It comforted me to think that God was using all I was going through to make me shine. Again – you have to understand that I was feeling terrible about myself. As much as I wanted to not believe it, a part of me was believing that I was unlovable, that I was a bad mother and a bad person. But how healing it would be to think that God was using these awful times to build my character and was making me shine like a star. And that He brought that verse to mind to tell me so.

The next morning as I was getting dressed, the thought came to me, I think the prompting of the Holy Spirit, to pray that Philippians 2:15 would come up in the sermon. That would be confirmation from God that He was making me shine like a star, that I wasn’t unlovable, that God was bringing good things out of all this. That would show me that the verse coming up wasn’t a coincidence, but a message to me from God.

You weren’t preaching that day, Ed — and the verse did not come up in the sermon. Oh well. It was probably a silly thing to pray. I mean, what are the odds?

Then they sang the closing song.

“We are the people of God,
The sons and daughters of love
Forgiven, restored and redeemed,
Living our lives to the praise of our King
We are the ones who will shine
His light in the darkness of night
The hopeless, the broken, the poor,
They will be hopeless and broken no more.

You are the light
The light of the world
And we shine you, Lord.
You are the light
The light of the world
And we shine you, Lord.”

Okay, I’m getting very emotional, realizing how much this fits the verse, and they went through that twice, and then they sang the bridge:

“We shine like stars in the universe
Proclaiming the hope of our God
To the sons and daughters in all the earth
We shine you, Lord.”

In case you didn’t catch it, that’s a direct quote from Philippians 2:15. I completely lost it. Partly what meant so much was that God looked down and saw just how much I desperately needed that encouragement.

And then when I got home came the punchline. I looked up the verse to go over it again. I had forgotten that the sentence begins in the previous verse, Philippians 2:14 – “Do everything without complaining or arguing, so that you may become blameless and pure, children of God without fault in a crooked and depraved generation, in which you shine as stars in the universe as you hold out the word of life.”

Remember that I had asked God if I should defend myself and answer the email that hurt me? Well, in His loving and wonderful way (with His sense of humor), He gently led me to the answer: “Do everything without complaining or arguing”! But he also answered the pain and doubt that came with the email. He was making me shine like a star.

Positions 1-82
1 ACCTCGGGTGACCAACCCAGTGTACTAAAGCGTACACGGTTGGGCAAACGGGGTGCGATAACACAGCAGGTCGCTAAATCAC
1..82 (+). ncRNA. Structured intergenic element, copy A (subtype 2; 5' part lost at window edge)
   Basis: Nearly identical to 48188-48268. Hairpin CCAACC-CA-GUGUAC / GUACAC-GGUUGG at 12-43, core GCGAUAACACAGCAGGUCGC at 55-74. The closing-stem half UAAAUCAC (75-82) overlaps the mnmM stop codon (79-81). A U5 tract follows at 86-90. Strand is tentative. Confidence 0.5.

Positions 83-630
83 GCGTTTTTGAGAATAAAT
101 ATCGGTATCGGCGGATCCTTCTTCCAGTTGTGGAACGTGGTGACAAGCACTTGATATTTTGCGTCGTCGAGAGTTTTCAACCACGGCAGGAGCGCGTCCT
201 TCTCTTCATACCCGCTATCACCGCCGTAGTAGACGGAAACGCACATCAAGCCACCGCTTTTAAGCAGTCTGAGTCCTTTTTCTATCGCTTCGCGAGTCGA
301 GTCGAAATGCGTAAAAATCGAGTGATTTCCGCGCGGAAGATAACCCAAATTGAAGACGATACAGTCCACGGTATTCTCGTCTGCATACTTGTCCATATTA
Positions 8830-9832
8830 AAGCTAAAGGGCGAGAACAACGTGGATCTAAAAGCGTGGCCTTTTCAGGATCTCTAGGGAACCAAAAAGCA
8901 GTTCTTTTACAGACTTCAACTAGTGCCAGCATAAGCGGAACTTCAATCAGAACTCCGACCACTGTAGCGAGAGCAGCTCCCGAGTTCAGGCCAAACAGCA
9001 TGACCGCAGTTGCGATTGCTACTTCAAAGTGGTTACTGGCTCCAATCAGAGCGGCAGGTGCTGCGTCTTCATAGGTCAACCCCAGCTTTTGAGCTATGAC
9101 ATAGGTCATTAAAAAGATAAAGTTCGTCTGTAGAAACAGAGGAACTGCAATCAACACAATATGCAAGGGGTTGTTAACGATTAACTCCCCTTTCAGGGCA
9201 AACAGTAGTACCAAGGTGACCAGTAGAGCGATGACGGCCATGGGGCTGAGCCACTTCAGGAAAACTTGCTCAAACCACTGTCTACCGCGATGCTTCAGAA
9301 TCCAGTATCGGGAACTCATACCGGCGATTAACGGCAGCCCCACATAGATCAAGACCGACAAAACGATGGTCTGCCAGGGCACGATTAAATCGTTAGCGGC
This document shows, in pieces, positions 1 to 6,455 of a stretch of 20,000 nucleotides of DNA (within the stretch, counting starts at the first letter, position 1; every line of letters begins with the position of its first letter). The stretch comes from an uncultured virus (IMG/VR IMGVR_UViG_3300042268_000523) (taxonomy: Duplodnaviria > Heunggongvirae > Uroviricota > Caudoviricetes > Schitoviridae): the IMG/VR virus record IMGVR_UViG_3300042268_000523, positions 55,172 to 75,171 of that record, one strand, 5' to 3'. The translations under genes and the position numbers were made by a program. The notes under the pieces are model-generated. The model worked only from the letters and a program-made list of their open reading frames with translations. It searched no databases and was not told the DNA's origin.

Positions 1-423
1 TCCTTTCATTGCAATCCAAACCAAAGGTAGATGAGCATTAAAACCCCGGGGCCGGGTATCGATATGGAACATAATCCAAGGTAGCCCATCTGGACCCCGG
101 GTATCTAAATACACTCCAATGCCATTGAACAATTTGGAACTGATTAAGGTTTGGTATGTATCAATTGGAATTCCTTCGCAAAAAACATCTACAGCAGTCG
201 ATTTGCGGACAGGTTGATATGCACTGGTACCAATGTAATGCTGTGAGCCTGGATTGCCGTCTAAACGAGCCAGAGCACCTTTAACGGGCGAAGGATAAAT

And that reminds me of how you talked last month about coming to God as a lover. But what I learned in that awful time is that God comes to us as a Lover.

He says in Isaiah 54:5 – “For your Maker is your husband –
The Lord Almighty is his name –
The Holy One of Israel is your Redeemer;
He is called the God of all the earth.”

He says in Hosea 2:14-16 –
“Therefore I am now going to allure her;
I will lead her into the wilderness
And speak tenderly to her.
There I will give her back her vineyards,
And will make the Valley of Trouble a door of hope.
There she will sing as in the days of her youth,
As in the day she came up out of Egypt.
‘In that day,’ declares the Lord,
‘you will call me “my husband”;
You will no longer call me “my master.”’”

It took a long time, but I did finally realize, especially with the help of a sermon you preached, that “standing for my marriage” wasn’t actually trusting God. I was still trying to control the outcome.

I had this vision of bringing glory to God with a restored marriage. But how much was that really about bringing glory to me?

I think, for me, I had to let go of my belief that God would do this thing that I was sure was best – but hold onto my belief that yes, God would bring good out of this awful thing that happened. I had to realize that Faith isn’t telling God what to do.

At one point in the middle of this, someone said to me that “Everything works out for the best.” And I got mad. That’s not what it says! Romans 8:28 says, “And we know that in all things, God works for the good of those who love him, who have been called according to his purpose.” It’s not the best when someone makes a bad decision, and I still think my husband made a bad decision to leave me and leave the church. But – God brought me so much good out of it, I’m not sure it’s not far better than what I thought was best.

I remember sitting in Mark and Rachel Morgan’s small group, a few years after coming to Virginia, and I realized that I’d turned the corner. I no longer had to just believe that God would bring good out of my marriage falling apart, but I could already start to feel it in my heart. I was already so much closer to God, felt so much more loved by Him.